Is the right to respect for private life and correspondence breached if employers monitor employees?
In a landmark case the European Court of Human Rights have ruled that employers have the right to read personal messages sent on private messaging platforms during work hours.
In the ruling, it was decided that a Romanian company was within its rights to read messages of a deeply personal nature, which one of its engineers had sent over Yahoo Messenger whilst he was supposed to be working. The engineer had been asked by the employer to set up a Yahoo Messenger account for work purposes.
He was instructed to protect this account by choosing his own password and therefore expected it to remain private. In 2007 the employer accessed both the Yahoo Messenger account they had instructed him to set up, and another set up for his own use, after he denied using his work computer for personal matters. The employer monitored both accounts for eight days after which they presented him with a 45-page printout of all the personal messages he had sent – from both accounts.
The employee has been talking to his fiancée and his brother about “very intimate” issues such as his health and sex life, this was in breach of his employment contract. The employer considered that the evidence showed the engineer has blatantly been wasting his time and they dismissed him for breaching company policies which prohibited staff from using work resources for personal matters.
The engineer asked the European court to exclude all evidence of his personal communications on the grounds it infringed his Convention rights to a “private life… and correspondence”, (article 8 of the European Convention on Human Rights). The European Court held that Article 8 was engaged, but that they were entitled to look at that evidence in deciding whether the dismissal was justified. The European Court was swayed by the fact that the Romanian court judgment only revealed the fact that they were personal messages, not the precise content of the personal messages. The Court recognised the need for employers to be able to verify that employees are completing professional tasks during working hours and stated in the ruling; “the employer…accessed the Yahoo Messenger account on the assumption that the information in question had been related to professional activities and that such access had therefore been legitimate”.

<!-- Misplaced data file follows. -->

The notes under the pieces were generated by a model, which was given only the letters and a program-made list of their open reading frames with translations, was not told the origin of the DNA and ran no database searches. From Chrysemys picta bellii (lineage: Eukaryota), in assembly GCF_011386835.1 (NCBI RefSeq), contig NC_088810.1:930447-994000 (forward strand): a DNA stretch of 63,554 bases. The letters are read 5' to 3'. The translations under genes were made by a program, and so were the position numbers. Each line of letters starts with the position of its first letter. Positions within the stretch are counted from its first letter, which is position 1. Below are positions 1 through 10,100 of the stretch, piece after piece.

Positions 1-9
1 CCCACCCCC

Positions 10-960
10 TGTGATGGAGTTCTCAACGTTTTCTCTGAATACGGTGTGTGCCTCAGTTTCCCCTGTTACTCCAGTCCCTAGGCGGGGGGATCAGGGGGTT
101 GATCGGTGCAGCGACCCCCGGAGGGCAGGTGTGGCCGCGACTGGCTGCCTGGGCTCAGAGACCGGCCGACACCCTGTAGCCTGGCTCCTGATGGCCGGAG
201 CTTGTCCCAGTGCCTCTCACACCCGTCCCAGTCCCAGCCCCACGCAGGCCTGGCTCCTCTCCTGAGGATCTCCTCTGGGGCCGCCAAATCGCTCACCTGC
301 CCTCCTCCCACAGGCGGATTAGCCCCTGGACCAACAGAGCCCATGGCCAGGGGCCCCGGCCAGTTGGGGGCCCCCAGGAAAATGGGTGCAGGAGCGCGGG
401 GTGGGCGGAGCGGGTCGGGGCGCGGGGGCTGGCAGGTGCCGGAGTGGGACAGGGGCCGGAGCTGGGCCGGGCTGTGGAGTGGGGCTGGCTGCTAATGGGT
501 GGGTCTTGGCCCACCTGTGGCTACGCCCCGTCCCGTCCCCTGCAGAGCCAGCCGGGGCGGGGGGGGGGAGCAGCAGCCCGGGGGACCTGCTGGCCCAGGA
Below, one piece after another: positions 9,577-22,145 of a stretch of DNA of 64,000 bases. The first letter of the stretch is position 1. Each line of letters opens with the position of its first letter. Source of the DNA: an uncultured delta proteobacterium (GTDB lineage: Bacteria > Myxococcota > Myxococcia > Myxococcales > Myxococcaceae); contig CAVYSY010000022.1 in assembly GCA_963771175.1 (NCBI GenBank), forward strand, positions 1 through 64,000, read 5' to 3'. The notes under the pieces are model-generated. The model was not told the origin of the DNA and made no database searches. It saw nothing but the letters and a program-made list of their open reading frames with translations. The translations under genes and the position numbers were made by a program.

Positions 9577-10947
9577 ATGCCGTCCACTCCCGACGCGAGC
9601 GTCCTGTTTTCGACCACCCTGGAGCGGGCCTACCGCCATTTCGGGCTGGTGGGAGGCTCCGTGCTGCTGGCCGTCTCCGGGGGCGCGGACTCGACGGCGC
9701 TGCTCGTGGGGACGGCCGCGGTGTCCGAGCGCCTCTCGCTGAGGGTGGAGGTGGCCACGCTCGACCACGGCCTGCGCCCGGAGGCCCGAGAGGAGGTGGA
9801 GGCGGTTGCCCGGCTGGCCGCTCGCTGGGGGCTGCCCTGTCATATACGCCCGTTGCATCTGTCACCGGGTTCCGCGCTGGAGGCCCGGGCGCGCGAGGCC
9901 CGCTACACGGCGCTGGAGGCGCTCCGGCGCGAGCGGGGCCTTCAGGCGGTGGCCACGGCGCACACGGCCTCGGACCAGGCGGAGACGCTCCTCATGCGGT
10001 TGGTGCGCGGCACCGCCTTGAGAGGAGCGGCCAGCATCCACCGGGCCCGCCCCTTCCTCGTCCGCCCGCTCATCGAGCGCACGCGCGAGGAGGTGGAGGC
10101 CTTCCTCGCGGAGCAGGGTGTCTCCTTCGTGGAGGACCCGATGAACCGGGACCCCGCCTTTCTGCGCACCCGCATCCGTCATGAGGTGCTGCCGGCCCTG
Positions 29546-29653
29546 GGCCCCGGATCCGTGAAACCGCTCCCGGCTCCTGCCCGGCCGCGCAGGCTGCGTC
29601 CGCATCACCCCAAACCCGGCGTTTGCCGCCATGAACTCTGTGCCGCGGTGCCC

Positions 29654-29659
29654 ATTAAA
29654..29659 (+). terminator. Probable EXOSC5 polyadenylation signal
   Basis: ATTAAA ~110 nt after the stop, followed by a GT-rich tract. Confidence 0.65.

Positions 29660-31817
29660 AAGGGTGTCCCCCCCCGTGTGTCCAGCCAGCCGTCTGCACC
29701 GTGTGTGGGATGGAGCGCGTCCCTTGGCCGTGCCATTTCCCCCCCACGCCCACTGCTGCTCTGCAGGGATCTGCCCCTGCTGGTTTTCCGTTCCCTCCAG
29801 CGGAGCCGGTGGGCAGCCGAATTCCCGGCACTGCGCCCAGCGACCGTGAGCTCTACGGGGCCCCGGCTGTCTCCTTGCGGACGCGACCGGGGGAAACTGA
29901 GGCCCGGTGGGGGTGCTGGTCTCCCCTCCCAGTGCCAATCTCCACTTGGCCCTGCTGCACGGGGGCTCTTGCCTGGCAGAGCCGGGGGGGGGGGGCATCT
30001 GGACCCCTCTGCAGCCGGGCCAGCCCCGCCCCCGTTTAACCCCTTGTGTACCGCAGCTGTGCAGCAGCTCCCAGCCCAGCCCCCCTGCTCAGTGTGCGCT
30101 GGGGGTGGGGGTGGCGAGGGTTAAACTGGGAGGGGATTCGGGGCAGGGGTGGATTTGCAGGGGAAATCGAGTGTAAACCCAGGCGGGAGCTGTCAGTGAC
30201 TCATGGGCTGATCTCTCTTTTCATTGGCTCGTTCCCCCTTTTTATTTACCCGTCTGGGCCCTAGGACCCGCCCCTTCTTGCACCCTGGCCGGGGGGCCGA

The decision affects all the EU countries that have ratified the European Convention on Human Rights (ECHR) – this includes the United Kingdom.
In light of the decision, employees should be cautious not to use social media such as Facebook, Twitter, Google Chat or other messaging platforms at work. In addition to these, employers will now be allowed to monitor personal messages sent on Apple’s iMessage platform, WhatsApp and picture-sharing platforms like Snapchat and Instagram. Employees should now work on the assumption that any of their online activity whilst on duty could be monitored by their employer.
Employees should also refrain from sending personal information on any smartphone, computers. Laptop or tablet provided to them by their employer. Essentially, if you have a company owned device, don’t send private information on it as your employer may give themselves the right to monitor it, this includes outside of work hours.
Many employers already routinely monitor online activity of their staff by reading work emails, logging employees’ keystrokes and tracking the web pages they visit. Often this is to ensure they catch any employees that might be breaking the law, sharing confidential information which may put the company at risk or to look for signs that an employee may be considering leaving. As long as staff are warned in writing – for example in their employment contract or within a staff handbook policy, this sort of monitoring is allowed.
In light of the new ruling, employers should be clear with their staff about what they consider acceptable in terms of accessing the internet or using work devices. The case should not be viewed as an opportunity for any company to assume that surveilling their staff’s use of personal communication tools is acceptable.